The Holocene Environment and Transition to Agriculture in Boreal Russia (Serteya Valley Case Study)

Pavel M. Dolukhanov1, Anvar M. Shukurov2, Kh.A. Arslanov3, A.N. Mazurkevich4, L.A. Savel'eva3, E.N. Dzinoridze3, M.A. Kulkova5 and Ganna I. Zaitseva5

1School of Historical Studies, University of Newcastle upon Tyne, NEWCASTLE UPON TYNE, NE1 7RU, UK.
2School of Mathematics and Statistics, University of Newcastle upon Tyne, NEWCASTLE UPON TYNE, NE1 7RU, UK.
3Institute of Geography, University of St. Petersburg, ST. PETERSBURG, RUSSIA
4Hermitage Nuseum, ST. PETERSBURG, RUSSIA
5Institute for History of Material Culture, Russian Academy of Sciences, ST. PETERSBURG, RUSSIA
Pavel M. Dolukhanov pavel.dolukhanov@ncl.ac.uk Anvar M. Shukurov anvar.shukurov@ncl.ac.uk

Cite this as: P. Dolukhanov et al. 2004 'The Holocene Environment and Transition to Agriculture in Boreal Russia (Serteya Valley Case Study)', Internet Archaeology 17. http://dx.doi.org/10.11141/ia.17.3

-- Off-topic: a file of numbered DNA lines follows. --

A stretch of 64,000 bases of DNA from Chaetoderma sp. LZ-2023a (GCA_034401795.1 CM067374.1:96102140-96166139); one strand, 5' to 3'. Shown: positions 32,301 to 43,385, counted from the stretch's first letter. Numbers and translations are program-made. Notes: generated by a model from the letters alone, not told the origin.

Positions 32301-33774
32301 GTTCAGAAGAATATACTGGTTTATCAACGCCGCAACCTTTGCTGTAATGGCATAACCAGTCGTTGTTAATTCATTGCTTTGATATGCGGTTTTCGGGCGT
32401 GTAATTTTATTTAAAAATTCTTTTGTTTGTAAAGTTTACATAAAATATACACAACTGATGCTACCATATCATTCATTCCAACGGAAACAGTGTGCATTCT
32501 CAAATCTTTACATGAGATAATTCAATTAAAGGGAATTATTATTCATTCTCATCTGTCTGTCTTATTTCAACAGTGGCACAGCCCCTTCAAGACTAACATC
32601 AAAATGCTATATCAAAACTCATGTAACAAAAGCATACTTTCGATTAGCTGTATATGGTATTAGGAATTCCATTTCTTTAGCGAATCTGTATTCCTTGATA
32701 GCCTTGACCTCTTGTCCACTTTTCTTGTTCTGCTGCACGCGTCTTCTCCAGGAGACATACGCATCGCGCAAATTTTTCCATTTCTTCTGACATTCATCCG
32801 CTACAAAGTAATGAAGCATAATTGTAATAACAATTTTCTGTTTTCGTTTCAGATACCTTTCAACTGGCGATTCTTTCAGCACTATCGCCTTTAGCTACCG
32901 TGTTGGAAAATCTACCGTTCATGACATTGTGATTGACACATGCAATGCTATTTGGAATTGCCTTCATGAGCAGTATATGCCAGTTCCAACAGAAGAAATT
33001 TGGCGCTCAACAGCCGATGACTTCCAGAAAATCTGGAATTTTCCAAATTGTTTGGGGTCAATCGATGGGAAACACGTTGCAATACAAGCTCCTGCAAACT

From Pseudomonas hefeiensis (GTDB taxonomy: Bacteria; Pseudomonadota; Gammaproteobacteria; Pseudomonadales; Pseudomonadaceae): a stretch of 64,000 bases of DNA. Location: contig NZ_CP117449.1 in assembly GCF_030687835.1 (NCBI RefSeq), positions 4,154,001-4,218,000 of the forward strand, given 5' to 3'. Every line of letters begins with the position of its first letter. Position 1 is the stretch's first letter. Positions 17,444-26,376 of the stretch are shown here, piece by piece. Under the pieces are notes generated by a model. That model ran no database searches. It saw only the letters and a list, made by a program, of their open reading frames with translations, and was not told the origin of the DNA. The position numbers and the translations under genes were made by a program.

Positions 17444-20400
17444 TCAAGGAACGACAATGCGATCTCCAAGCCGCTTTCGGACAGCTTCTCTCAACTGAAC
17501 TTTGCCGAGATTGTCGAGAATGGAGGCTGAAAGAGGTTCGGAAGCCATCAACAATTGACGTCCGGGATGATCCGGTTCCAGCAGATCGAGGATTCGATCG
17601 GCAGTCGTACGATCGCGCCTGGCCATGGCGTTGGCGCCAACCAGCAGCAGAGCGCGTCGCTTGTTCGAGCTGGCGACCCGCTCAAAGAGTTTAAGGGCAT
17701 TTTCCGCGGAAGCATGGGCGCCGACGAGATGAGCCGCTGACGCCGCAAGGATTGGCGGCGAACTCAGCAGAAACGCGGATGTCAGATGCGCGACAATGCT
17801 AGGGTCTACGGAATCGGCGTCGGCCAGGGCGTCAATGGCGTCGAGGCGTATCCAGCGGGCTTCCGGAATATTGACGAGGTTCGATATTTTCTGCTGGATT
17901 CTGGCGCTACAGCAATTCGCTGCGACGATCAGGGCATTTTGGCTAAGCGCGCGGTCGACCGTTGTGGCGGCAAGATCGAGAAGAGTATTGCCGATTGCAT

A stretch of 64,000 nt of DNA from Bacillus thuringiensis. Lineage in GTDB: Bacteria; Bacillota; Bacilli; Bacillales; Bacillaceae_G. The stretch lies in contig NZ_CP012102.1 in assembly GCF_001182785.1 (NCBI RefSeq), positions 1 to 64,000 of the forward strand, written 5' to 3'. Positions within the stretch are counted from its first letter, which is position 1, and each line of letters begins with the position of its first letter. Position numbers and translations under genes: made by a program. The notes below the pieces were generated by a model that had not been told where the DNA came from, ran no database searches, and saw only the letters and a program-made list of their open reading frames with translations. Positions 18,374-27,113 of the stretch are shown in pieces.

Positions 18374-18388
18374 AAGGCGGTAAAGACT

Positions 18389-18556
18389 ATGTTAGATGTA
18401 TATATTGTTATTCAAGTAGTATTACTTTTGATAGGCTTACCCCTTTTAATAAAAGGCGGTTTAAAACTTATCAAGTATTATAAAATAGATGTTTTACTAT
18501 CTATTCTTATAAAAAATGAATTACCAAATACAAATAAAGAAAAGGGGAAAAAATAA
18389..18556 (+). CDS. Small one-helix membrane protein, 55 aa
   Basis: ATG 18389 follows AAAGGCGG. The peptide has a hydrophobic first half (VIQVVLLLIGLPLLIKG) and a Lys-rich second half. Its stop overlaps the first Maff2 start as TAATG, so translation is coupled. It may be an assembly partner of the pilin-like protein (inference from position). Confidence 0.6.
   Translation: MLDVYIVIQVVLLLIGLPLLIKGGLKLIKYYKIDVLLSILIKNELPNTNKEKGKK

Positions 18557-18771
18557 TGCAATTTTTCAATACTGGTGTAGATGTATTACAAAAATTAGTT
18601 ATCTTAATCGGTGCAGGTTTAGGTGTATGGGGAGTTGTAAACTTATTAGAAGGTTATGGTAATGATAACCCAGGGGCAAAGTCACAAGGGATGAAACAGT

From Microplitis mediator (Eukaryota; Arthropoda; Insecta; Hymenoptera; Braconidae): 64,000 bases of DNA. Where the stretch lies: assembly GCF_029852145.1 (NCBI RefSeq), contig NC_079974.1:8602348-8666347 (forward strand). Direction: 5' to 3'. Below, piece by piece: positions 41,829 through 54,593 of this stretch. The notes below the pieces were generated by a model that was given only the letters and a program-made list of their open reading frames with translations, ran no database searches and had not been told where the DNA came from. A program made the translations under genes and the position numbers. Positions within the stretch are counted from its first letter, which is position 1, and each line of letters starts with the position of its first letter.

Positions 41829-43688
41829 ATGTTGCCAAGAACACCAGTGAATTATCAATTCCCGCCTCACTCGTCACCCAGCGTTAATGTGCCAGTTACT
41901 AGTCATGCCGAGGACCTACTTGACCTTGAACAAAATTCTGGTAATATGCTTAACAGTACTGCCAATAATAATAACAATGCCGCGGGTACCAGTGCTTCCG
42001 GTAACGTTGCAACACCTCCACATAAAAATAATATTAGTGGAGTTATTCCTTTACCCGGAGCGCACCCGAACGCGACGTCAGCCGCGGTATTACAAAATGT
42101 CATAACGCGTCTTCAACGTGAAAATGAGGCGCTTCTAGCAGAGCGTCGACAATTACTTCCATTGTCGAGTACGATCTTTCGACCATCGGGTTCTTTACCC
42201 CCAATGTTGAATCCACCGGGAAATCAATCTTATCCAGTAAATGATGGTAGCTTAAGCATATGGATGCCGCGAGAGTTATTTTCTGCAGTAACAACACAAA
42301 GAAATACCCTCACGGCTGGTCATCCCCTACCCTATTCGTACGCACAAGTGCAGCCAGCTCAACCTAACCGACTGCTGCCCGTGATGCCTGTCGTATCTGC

Summary

Table of Contents | This article is Open Access

This article outlines the results of one of the aspects of a multidisciplinary project currently conducted in the upper part of the basin of the Western Dvina River in North-Western Russia. The project was targeted at prehistoric lake dwelling sites in the valley of Serteya River, a small tributary of the Western Dvina, and aimed at the precise dating of the initial transition from hunting-gathering to agriculture in that area. The methods used included pollen, diatom and geochemical analyses under strict time control provided by radiocarbon dating. The initial settlement emerged at c. 6200 cal. BC, when the valley was filled by a fresh water lake with a relatively high lake-level. The initial indices of agriculture became perceptible in the deposits of Usvyatian Culture (4600-3400 cal. BC), featuring large-scale constructions of pile-dwellings. Indices of swidden type agriculture became apparent in the deposits of Zhizhitsian Culture, 2300-2200 cal. BC.

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